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Treatment of adult asthma: is the diagnosis relevant?
  1. P Littlejohns,
  2. S Ebrahim,
  3. R Anderson
  1. Department of Clinical Epidemiology and Social Medicine, St Georges Hospital Medical School, London.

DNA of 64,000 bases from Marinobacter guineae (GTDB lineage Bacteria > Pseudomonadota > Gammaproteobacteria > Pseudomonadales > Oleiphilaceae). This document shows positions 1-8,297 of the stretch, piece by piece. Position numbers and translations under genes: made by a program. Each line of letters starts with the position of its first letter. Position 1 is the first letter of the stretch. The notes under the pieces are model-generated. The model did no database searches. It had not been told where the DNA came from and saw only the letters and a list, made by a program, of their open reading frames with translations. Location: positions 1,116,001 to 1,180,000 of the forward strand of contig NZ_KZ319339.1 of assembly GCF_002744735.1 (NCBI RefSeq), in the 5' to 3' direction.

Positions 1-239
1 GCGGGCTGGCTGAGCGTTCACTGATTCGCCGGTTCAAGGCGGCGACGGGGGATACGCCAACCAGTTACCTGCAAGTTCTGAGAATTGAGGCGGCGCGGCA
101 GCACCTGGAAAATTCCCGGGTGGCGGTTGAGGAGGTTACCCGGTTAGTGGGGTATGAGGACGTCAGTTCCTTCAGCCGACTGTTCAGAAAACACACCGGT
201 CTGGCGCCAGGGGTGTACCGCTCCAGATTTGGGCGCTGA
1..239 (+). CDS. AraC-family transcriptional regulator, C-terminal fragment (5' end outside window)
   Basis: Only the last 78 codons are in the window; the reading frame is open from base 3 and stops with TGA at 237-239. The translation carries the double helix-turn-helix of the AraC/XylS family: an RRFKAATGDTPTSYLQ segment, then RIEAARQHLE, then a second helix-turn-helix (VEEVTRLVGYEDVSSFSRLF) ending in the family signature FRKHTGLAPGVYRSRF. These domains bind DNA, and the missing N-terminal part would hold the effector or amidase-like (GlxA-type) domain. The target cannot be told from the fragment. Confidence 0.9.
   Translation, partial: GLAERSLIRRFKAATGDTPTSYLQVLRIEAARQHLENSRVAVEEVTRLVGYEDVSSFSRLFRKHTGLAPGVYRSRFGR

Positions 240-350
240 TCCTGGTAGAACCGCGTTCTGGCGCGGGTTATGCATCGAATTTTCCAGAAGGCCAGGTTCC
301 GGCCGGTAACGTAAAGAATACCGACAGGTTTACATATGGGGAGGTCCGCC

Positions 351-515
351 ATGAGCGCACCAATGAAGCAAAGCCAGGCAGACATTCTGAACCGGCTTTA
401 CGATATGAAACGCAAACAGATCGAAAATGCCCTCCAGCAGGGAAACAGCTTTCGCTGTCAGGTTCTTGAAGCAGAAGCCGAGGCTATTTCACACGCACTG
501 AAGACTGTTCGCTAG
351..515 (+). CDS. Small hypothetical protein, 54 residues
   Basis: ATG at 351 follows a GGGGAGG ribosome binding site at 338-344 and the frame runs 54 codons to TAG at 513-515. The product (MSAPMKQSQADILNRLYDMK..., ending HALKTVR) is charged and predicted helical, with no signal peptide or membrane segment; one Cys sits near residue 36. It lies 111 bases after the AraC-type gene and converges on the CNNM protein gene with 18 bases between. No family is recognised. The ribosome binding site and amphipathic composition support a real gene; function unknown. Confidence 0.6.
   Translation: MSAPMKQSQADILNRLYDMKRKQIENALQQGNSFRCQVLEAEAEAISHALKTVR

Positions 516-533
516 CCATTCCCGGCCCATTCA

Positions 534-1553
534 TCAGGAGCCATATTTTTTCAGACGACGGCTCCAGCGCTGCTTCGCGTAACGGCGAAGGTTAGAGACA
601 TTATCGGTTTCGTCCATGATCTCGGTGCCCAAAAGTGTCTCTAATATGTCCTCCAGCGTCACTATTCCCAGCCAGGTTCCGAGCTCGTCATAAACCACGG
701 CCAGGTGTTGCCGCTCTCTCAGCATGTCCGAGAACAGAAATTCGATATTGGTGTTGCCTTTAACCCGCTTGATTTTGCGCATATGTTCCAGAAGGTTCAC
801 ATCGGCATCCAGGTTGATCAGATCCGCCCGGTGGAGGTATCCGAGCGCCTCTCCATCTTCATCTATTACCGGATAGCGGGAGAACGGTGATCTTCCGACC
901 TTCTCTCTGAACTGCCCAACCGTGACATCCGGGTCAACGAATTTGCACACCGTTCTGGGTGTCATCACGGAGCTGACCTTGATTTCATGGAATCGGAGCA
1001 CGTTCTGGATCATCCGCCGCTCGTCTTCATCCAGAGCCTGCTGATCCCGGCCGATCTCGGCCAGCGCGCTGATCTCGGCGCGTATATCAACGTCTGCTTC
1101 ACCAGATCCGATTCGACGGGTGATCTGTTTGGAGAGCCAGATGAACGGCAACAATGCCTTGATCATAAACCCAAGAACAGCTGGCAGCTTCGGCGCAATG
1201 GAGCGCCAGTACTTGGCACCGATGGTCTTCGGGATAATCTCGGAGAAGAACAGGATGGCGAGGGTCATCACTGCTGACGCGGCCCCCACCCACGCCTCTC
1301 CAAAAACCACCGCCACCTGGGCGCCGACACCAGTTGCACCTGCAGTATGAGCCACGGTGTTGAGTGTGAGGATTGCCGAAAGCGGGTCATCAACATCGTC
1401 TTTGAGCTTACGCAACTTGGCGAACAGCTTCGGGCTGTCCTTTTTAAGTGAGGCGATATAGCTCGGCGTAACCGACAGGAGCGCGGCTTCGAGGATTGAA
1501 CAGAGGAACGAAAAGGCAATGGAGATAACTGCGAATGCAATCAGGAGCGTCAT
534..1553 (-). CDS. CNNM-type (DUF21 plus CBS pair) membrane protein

The diagnosis and management of chronic respiratory symptoms was studied in all adults aged 40-70 years in a group general practice. A respiratory symptoms screening questionnaire was sent to 2387 men and women, of whom 1444 (85% of those who had not moved or died) responded. The 509 subjects reporting symptoms were sent a detailed questionnaire and invited to have their respiratory function tested. Of these, 324 (64%) responded, of whom 256 (79%) had spirometry. A diagnosis of chronic bronchitis was reported by 3.9% of the men and 2.1% of the women, and a diagnosis of asthma by 4.7% of the men and 3.3% of the women. Wheezing in the preceding year was reported by 18% of the men and 15% of the women, and 16.7% of the men and 7.1% of the women satisfied the Medical Research Council criteria for chronic bronchitis. Bronchodilator treatment was being taken by 12% of the patients with symptoms, regular cough linctus by 10%, and regular antibiotics by 5%. After the frequency and severity of respiratory symptoms had been controlled for wheezing patients reporting a diagnosis of asthma were prescribed bronchodilatory drugs three times more often than those labelled as having chronic bronchitis and 12 times more often than those without a diagnostic label. Eleven per cent of general practitioner consultations resulted in a referral to hospital. Referral was unrelated to the diagnosis given, but depended on the degree of respiratory disability and handicap experienced by the patient. Our findings confirm the relevance of the diagnostic label to the drug management of chronic wheezing disorders, but further investigation of the diagnostic process is needed to establish why some patients with severe wheeze remain untreated.

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